As reflected in the name of the planned facility for UNG’s business school, Mike Cottrell has spent a lifetime in business, technology and innovation.
Mike and his wife, Lynn Cottrell, have committed to a $10 million gift to UNG to help fund construction of a new building — the Cottrell Center for Business, Technology and Innovation — on the Dahlonega Campus to house the Mike Cottrell College of Business. It is the second transformational gift the Cottrells have made to UNG; the first was $10 million in 2006 that kicked off the university’s first-ever capital campaign and supported the establishment of the college that bears his name.
“When we set up the Cottrell Foundation Inc. Fund at the North Georgia Community Foundation, we did so with the intention of being able to make gifts to organizations such as UNG and the Mike Cottrell College of Business that are focused on education.” Cottrell said. “I have been fortunate in my life, worked hard, and achieved a measure of success. I am able to give back to the community, and I want to make a difference.”
Born in Germany in 1953, Cottrell studied mechanical engineering at Southern Tech. He also served two years active duty and four years in the U.S. Air Force Reserves.
Cottrell started his career by working his way through college with Bankhead Transportation Equipment, a company that manufactured automobile transporters. His father, Don Cottrell, and a business partner, John Sullivan, left Bankhead in 1975 to start Cottrell Sullivan Inc., and Mike joined the company’s engineering department designing car haulers. Mike was named a vice president soon after joining the company.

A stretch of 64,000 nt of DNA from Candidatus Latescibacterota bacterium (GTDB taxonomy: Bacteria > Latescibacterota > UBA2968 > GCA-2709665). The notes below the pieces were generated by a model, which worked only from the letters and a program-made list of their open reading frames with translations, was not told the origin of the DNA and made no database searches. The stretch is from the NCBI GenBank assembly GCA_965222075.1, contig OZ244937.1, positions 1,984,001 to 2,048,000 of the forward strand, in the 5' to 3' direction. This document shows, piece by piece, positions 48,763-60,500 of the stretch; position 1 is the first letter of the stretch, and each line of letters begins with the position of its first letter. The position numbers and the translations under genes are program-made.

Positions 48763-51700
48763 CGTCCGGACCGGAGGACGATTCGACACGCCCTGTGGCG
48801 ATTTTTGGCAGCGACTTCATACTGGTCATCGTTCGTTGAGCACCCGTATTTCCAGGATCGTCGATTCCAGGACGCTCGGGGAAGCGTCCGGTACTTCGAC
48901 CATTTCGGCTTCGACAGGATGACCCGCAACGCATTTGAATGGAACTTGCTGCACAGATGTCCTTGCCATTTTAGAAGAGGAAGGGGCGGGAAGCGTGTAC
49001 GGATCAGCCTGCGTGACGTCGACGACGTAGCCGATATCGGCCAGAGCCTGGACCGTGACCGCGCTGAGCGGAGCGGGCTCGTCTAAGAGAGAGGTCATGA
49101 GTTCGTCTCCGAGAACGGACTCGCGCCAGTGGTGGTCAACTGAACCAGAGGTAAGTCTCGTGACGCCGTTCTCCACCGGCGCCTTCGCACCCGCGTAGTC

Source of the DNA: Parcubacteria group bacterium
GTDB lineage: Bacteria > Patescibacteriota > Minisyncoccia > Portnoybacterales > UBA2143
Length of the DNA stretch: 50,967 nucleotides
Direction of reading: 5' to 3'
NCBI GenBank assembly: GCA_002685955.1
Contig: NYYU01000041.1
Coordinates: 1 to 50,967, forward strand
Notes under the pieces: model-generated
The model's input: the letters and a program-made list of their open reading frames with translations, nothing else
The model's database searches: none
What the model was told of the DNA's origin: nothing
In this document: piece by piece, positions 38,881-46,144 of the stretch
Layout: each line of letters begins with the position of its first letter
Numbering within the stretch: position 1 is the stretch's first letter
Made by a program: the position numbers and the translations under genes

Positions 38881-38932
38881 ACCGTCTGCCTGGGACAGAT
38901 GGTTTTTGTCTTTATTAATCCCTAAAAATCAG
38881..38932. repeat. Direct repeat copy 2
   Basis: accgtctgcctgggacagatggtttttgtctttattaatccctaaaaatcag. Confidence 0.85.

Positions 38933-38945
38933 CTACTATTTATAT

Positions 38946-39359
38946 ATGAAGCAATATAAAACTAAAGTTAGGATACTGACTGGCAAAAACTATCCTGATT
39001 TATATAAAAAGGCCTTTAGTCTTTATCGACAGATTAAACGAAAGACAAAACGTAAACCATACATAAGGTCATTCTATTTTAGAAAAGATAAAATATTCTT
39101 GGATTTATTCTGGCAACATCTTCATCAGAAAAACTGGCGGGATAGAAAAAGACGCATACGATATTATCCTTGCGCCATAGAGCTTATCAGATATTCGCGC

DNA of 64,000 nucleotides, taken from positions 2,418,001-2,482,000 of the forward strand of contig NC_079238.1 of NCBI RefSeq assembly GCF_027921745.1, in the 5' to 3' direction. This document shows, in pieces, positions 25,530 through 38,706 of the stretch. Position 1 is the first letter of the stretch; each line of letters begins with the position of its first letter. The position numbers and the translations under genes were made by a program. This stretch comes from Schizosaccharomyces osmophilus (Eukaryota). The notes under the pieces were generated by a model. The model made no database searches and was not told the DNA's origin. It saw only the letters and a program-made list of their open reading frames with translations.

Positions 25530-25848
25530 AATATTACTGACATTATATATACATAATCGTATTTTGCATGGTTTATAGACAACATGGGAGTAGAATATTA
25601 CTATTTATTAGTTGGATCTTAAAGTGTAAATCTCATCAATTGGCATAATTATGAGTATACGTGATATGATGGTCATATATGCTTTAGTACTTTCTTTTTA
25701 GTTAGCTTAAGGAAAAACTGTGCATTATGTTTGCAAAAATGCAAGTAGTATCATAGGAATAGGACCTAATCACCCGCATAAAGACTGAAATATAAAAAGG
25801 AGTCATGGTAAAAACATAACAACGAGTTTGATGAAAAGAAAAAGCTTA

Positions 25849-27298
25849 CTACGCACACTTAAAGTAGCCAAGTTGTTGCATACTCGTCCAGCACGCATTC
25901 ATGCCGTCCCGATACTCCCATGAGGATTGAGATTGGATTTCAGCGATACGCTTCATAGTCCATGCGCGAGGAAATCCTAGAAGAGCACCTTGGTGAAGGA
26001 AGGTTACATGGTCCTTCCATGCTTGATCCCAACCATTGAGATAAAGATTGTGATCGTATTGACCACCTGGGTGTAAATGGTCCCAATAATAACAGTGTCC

In 1987, Cottrell purchased his father’s company and changed the name to Cottrell Inc. He grew the business over the next several years through innovations in management, product design, and manufacturing expertise. In 1995, he purchased his biggest competitor and former employer, Bankhead Transportation Equipment, and became CEO. By 2000, Cottrell Inc., had expanded internationally and was the largest over-the-road car-haul manufacturer in the world. Cottrell sold the business in 2014.
Mike Cottrell has served on numerous statewide and local boards, including the Georgia Board of Economic Development. He has served on the UNG Foundation Board and is an emeritus member of the Board. He also was co-chair of the University’s successful and only capital campaign which met its goal, raising over $40 million. The Cottrells were named the 2008 Philanthropists of the Year by the North Georgia Community Foundation for their support of several organizations. In 2019, the University System of Georgia Foundation presented Cottrell with one of its highest honors — the Regents’ Hall of Fame Alumni and Distinguished Friends Award, for his support of UNG.
Recently, the Cottrells partnered with UNG, Junior Achievement, area school systems and others to create the Mike and Lynn Cottrell Junior Achievement Discovery Center at North Georgia. The $3.5 million gift to create the center in Cumming, Georgia, is the largest ever received by Junior Achievement of Northeast Georgia in its 70-year history.
The Cottrells have three children, DJ, Kodi, and Kayla. Mike Cottrell also has two children by a previous marriage, Kris and Michael, and four grandchildren. He and his family live on their Lumpkin County ranch and spend part of the year in Florida.